If I don’t pick her up, she sleeps in a park. In my mind it isn’t the image of the stranger we see in the present but the daughter I knew in the past. She could use alone and die from an overdose. She could be kidnapped or raped. The numbers of things that go through my mind are endless. I hear her crying in the phone, and her words are not good. I can tell she is high. I’m not even sure if I’m breathing. I don’t know what to do. This. Is. A. Dilemma. My choices are let her sleep in a park in Everett, or pick her up to bring her to my house. The place that she stole medicine and money and who knows what. How can a mother make that choice? How am I supposed to decide between those two options? I know what Nar-Non and Al-Anon and who-ever-the-hell-Anon would say: Don’t get her. So, I should say that I’m sorry I can’t pick you up just to climb in my own bed, with my fuzzy blanket and sleep? She knows I won’t let her come home, so I ask her why she is calling me. Through cries and hiccups she tells me that she thought I would want to know that her child is sleeping in a park. Those words are like a bullet right to the heart. Even if I picked her up, what then? She can’t get in any programs and she has nowhere to go. If I don’t pick her up, how long does she sleep in the park? How will I live with myself, or look myself in the mirror, or sleep?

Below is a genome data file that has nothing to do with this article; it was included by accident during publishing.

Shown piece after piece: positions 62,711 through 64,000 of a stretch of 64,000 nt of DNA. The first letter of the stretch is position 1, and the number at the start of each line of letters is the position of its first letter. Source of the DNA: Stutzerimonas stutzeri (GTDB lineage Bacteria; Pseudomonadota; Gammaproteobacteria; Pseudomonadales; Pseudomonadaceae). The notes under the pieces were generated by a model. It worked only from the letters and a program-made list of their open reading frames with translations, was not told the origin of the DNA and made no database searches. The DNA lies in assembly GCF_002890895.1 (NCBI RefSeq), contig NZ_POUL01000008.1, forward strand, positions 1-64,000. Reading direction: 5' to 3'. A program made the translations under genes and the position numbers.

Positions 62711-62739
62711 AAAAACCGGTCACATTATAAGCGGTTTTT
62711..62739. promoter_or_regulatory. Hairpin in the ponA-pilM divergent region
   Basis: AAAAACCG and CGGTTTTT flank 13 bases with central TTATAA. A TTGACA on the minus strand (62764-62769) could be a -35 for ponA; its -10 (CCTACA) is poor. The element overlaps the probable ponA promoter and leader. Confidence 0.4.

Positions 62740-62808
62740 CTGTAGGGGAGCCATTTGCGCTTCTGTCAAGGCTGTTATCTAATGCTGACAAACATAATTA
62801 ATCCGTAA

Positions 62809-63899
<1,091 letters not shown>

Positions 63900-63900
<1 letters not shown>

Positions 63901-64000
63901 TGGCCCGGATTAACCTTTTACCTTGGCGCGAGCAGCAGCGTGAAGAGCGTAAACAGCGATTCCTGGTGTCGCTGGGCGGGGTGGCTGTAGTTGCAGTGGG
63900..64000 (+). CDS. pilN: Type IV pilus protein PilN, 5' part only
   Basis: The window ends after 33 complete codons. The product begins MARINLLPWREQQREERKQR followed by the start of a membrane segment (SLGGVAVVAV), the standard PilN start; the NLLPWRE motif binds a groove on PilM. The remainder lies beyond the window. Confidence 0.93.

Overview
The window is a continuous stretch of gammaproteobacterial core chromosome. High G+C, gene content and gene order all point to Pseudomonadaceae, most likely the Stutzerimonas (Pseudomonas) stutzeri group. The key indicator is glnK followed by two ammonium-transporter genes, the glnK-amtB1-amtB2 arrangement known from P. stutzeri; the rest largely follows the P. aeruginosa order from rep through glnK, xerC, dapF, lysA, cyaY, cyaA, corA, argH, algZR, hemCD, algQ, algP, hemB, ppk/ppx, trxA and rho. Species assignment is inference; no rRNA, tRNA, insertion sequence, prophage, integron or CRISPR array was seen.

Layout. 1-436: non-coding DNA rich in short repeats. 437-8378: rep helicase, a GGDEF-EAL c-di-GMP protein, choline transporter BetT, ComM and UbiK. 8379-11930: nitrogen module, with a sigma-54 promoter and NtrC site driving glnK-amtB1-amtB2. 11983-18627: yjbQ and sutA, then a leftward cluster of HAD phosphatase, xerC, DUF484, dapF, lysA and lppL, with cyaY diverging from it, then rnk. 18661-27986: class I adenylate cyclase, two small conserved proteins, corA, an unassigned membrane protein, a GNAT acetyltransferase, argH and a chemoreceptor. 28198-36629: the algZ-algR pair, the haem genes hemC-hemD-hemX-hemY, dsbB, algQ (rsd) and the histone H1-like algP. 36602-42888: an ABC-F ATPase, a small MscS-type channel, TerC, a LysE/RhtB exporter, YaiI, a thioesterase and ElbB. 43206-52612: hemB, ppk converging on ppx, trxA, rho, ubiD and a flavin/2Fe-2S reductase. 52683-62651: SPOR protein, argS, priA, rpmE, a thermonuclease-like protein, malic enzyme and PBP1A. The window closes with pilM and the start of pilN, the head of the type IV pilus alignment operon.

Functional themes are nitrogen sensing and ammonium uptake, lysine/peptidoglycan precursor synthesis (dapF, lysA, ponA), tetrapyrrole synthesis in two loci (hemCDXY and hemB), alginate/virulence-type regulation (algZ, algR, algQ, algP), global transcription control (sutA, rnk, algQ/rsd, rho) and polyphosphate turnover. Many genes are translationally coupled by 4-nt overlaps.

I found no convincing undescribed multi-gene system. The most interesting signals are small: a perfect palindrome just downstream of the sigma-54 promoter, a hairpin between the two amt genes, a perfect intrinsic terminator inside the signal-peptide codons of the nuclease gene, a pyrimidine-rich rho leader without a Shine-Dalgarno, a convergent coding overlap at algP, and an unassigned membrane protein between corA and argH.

I didn’t pick her up. I have done everything I can do. The only thing I have left to do is nothing. Nothing is a very strong statement. It hurts to say it, and it hurt for her to hear it. I don’t know how this ends; I don’t know how long I have to live in hell on earth. I hope someday there is peace for both of us.